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And yet should we not expect theoretically that a time of great stress (as a result of armed conflict and depletion of the ranks of labor for military purposes) would be in a large measure at least offset by the utilization of this reserve force? Workmen who had already been employed would work harder and longer. The very necessity of the situation would demand better organization and the utilization of the most economic methods of production, while there is a vast reserve fund of labor which, under ordinary circumstances is not employed, can be called upon at such a period. In other words, the destructive influence of war on industry, which would seem to be a patent fact due. to so large a proportion of the population being removed from the ranks of industry, proves not to be a net loss at all, but is largely made up from the industrial reserve force....

But one cost of war there is which can be measured in cold figures and for which there seems to be no economic offset. That is the actual enormous governmental expenditure frequently entailed. The piling up of government debt is a burden on the taxpayer of the present and future generations which can not be waived aside, and which goes far to offset any argument which can be made in favor of war from the economic point of view. How is this great problem to be met? The obvious answer is by having short wars, and the obvious way to have short wars is to be prepared beforehand to make them short. ...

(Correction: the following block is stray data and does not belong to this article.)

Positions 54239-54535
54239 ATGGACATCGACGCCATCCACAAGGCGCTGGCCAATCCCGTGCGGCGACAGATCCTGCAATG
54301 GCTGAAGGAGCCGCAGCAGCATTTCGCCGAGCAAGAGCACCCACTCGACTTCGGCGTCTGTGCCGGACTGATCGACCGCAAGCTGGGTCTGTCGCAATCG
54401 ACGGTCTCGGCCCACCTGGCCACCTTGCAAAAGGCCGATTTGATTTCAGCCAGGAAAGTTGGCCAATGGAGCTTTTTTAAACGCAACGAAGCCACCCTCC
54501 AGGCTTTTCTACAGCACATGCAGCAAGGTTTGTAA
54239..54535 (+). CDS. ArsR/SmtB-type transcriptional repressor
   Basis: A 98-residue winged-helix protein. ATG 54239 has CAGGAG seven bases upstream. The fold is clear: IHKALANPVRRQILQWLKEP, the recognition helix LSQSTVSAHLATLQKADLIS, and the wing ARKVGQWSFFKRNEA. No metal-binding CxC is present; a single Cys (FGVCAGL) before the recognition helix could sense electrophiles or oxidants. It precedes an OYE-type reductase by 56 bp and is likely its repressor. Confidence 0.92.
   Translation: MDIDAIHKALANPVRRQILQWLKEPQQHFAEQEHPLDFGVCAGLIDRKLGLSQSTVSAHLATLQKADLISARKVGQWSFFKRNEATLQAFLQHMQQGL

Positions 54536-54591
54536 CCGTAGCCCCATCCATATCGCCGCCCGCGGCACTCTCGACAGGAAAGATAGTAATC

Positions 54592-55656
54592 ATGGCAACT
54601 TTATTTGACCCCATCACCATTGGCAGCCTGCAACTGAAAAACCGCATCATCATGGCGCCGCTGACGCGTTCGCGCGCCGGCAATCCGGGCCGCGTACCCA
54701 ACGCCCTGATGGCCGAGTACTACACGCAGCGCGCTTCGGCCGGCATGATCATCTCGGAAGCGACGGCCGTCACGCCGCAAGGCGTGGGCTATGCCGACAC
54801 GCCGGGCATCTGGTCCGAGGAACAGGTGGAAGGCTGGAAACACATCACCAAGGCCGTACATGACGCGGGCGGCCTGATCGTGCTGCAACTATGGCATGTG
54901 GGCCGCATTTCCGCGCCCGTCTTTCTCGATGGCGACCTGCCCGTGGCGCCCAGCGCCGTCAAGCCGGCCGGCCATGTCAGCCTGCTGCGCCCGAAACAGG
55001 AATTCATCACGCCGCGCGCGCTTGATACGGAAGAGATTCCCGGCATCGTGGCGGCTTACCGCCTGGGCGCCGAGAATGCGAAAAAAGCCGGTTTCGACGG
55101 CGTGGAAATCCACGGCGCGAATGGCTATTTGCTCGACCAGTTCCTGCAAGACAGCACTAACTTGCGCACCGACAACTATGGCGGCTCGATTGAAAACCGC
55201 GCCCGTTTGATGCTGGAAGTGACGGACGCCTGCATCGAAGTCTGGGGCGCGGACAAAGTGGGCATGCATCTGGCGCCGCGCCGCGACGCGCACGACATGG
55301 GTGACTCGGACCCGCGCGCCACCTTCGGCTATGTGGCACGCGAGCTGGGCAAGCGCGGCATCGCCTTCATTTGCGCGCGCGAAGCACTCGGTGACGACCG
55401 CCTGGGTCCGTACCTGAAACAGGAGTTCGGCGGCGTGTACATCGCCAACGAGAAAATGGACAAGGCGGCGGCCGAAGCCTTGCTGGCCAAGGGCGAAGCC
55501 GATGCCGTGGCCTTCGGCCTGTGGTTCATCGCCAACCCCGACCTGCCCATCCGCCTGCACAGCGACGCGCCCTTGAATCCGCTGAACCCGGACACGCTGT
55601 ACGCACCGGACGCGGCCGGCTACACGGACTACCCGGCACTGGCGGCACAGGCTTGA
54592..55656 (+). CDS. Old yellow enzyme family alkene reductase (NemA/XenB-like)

ECONOMIC WASTE OF LABOR.

How, then, are we to estimate the real cost of an adequate military and naval organization in time of peace, and what is the nature of this cost? In the first place, much is frequently said regarding the economic waste which is involved in peace armaments, due to the fact that so large a number of adult young men are taken out of the ranks of industry year by year, thereby reducing the productive capacity of the community, since they might otherwise be employed in increasing the national wealth....

The same argument might easily be made regarding the number of able-bodied young people in our high schools, technical schoools, and colleges. A few narrow-minded people deny the advantages of education altogether, and a still larger number are inclined to think that from the economic point of view education beyond the grammar school at least is a net loss to the community, and that the productivity of labor is not increased by education of this kind. ...

MILITARY EDUCATORS.

If now the military training has educational results of the same kind, compulsory army service is nothing more than compulsory education. I think it is now the opinion of most careful observers of German conditions that the military service of so many of her young men for two years acts exactly in this way. Youngsters are taken from the quiescent life of the farm, or from the somewhat dangerous life of factory communities and are trained in promptness, diligence, obedience, cleanliness,